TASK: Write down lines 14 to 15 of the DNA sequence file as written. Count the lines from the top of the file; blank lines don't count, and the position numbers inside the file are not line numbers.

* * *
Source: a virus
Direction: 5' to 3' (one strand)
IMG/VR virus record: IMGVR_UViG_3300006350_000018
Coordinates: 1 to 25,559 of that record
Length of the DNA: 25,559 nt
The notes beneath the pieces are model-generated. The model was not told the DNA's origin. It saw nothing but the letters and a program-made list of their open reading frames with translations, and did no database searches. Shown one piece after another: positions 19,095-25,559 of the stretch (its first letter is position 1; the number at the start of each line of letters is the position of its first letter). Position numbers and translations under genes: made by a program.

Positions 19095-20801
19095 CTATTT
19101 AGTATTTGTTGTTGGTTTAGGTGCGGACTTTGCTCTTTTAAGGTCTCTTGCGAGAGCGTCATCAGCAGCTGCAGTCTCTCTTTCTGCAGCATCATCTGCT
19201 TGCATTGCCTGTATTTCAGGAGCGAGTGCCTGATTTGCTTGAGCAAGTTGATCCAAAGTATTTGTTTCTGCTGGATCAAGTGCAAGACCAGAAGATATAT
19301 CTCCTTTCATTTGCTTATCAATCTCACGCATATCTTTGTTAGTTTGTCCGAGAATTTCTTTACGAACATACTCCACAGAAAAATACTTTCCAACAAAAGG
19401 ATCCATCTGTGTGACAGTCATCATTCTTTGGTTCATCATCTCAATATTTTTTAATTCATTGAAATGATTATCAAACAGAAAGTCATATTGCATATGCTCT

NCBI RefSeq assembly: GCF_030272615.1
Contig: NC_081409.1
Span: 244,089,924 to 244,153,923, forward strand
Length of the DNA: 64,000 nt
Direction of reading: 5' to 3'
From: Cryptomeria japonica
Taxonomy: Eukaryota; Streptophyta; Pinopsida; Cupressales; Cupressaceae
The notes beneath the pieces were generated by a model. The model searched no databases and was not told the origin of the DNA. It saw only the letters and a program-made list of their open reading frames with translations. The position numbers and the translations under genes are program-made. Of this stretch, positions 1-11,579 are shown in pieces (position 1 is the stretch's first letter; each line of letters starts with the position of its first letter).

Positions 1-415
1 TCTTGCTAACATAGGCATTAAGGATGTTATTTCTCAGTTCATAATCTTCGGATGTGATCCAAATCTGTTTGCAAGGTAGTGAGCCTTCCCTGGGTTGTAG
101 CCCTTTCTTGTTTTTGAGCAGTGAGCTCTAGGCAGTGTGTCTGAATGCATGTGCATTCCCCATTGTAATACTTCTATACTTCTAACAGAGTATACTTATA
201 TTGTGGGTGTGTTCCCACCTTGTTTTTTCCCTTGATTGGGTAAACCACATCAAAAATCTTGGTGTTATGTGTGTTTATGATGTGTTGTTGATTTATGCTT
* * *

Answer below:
Contig: NC_081409.1
Span: 244,089,924 to 244,153,923, forward strand